Playwright: Brett Neveu. At: A Red Orchid Theater, 1531 N. Wells St. Tickets: 312-943-8722; www.aredorchidtheatre.org; $30-$35. Runs through: Dec. 13
An early Brett Neveu play proposes a childhood game among siblings that evolves over time into ritualistic blood sport. The source of the game played by the McKee family, however, lies in "contracts"pacts couched in legal precedent and initially introduced to deal with juvenile infractions, but now utilized by both generations to negotiate far more serious matters.
Customs like this do not arise by accident. On this hectic Thanksgiving day, as the clan prepares to celebrate the holiday with neighbors, theater-professor Jim and psychiatrist Melissa recall youthful experiences of unexpected horrortheir love-at-first-sight moment at a school show where an actor suffered a fatal hemorrhage in mid-speech, their first coupling at a party after hearing accounts of war atrocitiesleading them to seek control of their social environment through adopting the orderliness of court procedure. This obsession also spurs them to pepper their conversations with carefully footnoted quotations from their respective fields of studya habit shared by their Earth science-major son Desmond, who engages in verbal duels, armed with Thoreau, Whitman and the Transcendentalists, against his father's arsenal of Western dramatists up to and including Edward Albee and Tracy Letts.
Even without this pedantry alerting the most clueless audience member to the egghead testimonials being called off the bench, we detect hints of Who's Afraid of Virginia Woolf? and August: Osage County, not to mention innumerable other classic family dramas. Just watching how these undeniably accomplished, but piteously insecure, individuals function under stress would be interesting enough, but since, in a play, something must happen, pregnant daughter Raniaominously quiet for someone surrounded by such noisy kinwitnesses a suicide at the T-day festivities and vows to fight the destruction lurking always near the innocent.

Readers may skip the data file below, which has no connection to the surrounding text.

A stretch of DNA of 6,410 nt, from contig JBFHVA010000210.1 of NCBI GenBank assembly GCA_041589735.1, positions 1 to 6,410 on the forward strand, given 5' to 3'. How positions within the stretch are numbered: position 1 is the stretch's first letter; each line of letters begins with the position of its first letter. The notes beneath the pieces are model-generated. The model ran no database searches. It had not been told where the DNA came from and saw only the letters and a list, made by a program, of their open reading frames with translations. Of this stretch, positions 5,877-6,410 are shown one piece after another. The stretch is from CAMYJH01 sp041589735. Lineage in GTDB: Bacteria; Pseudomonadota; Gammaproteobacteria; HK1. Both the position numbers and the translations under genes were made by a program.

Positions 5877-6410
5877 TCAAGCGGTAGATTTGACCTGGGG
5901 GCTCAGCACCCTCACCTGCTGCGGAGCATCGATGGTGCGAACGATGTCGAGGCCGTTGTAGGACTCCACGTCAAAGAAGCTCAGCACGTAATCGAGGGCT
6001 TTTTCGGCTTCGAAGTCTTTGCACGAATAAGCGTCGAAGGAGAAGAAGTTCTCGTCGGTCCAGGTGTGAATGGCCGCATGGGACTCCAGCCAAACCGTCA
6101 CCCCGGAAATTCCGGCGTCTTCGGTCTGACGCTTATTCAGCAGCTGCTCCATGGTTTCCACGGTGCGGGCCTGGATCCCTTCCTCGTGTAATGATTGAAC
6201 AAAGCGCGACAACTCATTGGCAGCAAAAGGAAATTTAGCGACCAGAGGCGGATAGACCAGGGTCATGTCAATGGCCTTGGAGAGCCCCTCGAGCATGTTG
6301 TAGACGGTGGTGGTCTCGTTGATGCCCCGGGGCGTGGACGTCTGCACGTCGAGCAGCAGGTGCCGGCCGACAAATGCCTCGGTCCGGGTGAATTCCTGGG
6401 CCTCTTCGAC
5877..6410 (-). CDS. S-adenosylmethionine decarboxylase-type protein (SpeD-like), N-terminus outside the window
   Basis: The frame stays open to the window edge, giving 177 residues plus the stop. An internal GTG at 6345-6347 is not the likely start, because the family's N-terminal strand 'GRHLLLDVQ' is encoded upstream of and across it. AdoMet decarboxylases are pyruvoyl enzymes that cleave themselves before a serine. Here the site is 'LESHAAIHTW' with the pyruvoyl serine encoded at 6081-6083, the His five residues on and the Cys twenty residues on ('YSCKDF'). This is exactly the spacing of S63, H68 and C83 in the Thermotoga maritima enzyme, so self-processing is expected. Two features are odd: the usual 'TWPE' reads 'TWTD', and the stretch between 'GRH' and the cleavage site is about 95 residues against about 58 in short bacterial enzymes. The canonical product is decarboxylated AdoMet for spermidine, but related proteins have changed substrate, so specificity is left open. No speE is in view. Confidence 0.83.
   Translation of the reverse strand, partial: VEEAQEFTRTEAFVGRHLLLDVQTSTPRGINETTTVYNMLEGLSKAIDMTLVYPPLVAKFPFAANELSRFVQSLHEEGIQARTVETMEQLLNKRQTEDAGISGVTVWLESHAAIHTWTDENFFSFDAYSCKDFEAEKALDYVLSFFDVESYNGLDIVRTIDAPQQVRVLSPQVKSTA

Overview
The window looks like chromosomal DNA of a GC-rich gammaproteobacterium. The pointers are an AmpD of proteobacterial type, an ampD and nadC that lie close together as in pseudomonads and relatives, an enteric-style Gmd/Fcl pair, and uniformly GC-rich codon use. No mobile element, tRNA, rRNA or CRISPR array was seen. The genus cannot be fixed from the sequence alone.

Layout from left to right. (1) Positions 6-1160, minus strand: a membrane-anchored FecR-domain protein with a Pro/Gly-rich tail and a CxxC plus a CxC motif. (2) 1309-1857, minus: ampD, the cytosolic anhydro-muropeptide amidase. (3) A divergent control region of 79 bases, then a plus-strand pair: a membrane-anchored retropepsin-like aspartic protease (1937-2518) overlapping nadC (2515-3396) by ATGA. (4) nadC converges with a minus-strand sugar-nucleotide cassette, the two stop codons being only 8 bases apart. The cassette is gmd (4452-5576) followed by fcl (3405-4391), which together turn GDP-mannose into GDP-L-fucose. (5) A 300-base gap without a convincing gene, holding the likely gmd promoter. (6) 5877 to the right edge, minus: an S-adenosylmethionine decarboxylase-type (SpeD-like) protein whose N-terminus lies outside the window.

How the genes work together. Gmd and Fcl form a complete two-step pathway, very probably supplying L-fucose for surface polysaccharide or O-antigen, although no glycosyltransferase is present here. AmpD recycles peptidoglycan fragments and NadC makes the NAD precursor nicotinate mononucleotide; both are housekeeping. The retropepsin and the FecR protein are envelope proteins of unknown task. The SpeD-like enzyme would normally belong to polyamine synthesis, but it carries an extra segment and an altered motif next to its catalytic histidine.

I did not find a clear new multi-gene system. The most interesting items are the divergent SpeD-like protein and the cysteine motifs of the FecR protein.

This Red Orchid production features a dream-team ensemble helmed by Shade Murray. Michael Shannonalmost unrecognizable in his middle-aged-academic dragdelivers a homecoming performance in full eye-rolling ranting-in-tongues mode. He is flanked by Kirsten Fitzgerald's serene Melissa, Ryan Bourque's scrappy Desmond and Charlotte Mae Ellison's laconic Rania. The plot ( which mandates smashed crockery only 20 minutes after curtain ) hurtles along at volatile pace to a Big Reveal leaving us uncertain of its connection with the John Bunyan allegory referenced in the title, or whether the McKee clan is simply making it up as they go, for that matter, but by then we have become sufficiently aware of the evils that beset this temporal world to wish these pilgrims, flawed as they are, whatever safety we can grant them on their precarious spiritual journey toward a true peace.